Photographer Camilo José Vergara was named a 2002 MacArthur Fellow for his work documenting changing urban landscapes across America. Trained as a sociologist, his books include Twin Towers Remembered. Producer Ric Burns interviewed him during the making of New York: The Center of the World.
Looking at the World Trade Center
What was magical for me was that in some ways as you get away from them, they acquire another dimension. From up close, they -- you know, I found them very brash and often times vulgar. But the moment you move, and the moment they started mingling -- and first they mingled with the buildings of lower Manhattan, and then you could see those linear forms, and next to them you would see the temples, temple tops, and you would see the statues. You know, they still had the statue, this dancing figure on the top of the old AT&T Building, the Cable Building. And all of these things began to play with this modern form. And there was from the beginning, when you were still in Manhattan, there was this feeling of (you know) sort of -- this is then and this is now. We are the new boys. We're defining the new world.
And then as you began to get farther away, then the water played a role. So they came up from the water. And that was in the tradition of the old monasteries that are built, you know, right by the ocean, or the churches and so on, the new church in LA that's built right on the expressway, the new cathedral. And you could see them. There was this tiny Greek church, you know, came up to about three stories. And it was just sublime to see this tiny thing and these gigantic buildings. And then the water, a river that didn't care about anything but just going there and minding its own business. And it wasn't that you alone felt this way, because if you were near the water, you would see the boats coming in. And then you would see people rushing up front, you know, and looking at this, you know, and "What is it?" You know, it's like they knew that there were tall buildings in New York and so on, but they were never prepared for this experience. And I don't think that we're ever prepared for the color, for the, you know, the brilliance that sometimes they had, to see the way in which you could see a cloud passing by, you know, on top of, you know, you see the shadow of a cloud. Sometimes you could distinguish tiny human beings on the roof.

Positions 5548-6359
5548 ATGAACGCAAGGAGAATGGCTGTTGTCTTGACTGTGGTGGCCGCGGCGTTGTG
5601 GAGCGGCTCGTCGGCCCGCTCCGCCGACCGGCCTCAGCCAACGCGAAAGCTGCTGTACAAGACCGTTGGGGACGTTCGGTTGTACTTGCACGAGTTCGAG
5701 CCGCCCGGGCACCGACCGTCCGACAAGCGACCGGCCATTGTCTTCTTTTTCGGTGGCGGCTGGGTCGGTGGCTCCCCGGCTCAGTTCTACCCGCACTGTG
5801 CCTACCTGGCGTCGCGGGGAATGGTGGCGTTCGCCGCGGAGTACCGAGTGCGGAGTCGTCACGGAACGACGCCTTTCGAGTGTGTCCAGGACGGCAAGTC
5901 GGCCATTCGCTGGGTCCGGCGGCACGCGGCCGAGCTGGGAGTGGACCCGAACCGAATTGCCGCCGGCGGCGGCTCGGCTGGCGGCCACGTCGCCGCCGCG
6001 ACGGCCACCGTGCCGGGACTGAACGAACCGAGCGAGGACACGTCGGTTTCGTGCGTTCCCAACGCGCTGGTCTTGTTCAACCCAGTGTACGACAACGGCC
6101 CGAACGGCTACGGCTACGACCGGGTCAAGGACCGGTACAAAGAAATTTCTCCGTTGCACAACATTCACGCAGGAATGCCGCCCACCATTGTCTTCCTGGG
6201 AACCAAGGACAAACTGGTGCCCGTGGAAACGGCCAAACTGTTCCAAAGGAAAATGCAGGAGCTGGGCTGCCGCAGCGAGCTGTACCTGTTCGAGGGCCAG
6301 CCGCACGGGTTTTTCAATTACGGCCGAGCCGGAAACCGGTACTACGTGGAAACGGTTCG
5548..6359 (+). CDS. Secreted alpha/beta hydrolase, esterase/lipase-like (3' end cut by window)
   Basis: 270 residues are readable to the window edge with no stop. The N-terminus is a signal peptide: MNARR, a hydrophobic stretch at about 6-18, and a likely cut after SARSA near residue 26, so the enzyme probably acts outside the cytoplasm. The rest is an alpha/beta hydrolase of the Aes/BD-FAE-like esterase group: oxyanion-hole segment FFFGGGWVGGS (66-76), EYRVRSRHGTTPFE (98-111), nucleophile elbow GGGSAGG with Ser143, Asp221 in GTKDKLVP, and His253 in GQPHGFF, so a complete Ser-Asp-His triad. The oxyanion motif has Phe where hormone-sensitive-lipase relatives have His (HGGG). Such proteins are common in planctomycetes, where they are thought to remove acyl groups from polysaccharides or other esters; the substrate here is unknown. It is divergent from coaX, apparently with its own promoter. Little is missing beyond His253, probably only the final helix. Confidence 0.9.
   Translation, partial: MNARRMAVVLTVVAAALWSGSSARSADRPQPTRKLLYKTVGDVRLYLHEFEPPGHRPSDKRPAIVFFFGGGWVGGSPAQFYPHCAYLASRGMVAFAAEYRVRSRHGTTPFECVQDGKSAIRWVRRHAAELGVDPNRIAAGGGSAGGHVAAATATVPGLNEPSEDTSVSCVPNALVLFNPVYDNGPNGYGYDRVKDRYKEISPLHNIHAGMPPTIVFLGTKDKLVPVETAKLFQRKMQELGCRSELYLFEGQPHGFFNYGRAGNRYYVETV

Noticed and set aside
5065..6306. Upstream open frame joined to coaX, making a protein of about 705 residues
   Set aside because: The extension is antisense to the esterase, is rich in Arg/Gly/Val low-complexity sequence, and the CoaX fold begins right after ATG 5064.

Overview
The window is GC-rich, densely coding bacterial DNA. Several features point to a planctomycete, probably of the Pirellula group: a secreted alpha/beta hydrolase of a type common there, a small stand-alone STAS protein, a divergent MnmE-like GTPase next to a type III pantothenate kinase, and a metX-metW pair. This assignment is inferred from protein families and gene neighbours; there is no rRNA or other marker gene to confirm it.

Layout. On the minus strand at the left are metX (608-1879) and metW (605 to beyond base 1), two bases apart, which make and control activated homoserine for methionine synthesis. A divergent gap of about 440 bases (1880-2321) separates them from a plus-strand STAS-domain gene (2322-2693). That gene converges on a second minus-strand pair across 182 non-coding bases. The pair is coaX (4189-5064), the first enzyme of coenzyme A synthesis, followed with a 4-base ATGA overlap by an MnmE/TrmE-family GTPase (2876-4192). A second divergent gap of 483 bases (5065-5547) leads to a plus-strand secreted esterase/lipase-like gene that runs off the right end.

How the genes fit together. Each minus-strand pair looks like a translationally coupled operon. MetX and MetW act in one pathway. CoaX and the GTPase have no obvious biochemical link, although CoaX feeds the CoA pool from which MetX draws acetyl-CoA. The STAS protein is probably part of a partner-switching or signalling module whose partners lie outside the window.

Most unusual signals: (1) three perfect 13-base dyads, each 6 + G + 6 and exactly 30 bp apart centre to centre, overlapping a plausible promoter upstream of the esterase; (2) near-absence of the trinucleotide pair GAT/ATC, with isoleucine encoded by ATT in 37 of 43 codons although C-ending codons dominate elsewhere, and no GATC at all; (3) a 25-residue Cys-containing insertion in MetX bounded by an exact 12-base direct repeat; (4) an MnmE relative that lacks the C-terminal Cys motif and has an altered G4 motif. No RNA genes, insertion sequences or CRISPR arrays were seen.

Photographing the Twin Towers
I only photographed them -- the buildings per se -- in two occasions in my life, and that's early on when they were being built, because of this -- the sense of awe that I felt when I went there, you know, by this gigantic project. And then the second time around was when my children were small, and I used to take them around in outings all over the city. And then I would take them to the Trade Center, photograph them with the Trade Center, take them up, you know, and give them a sense of sitting by the windows and being able to look down and see the city, you know, the city lands, you know, cars, tiny cars and so on. So it's to get that view from a place where they felt safe but at the same time a little bit scared. So those were the occassions when my draw, what drew me to this, was the Trade Center itself.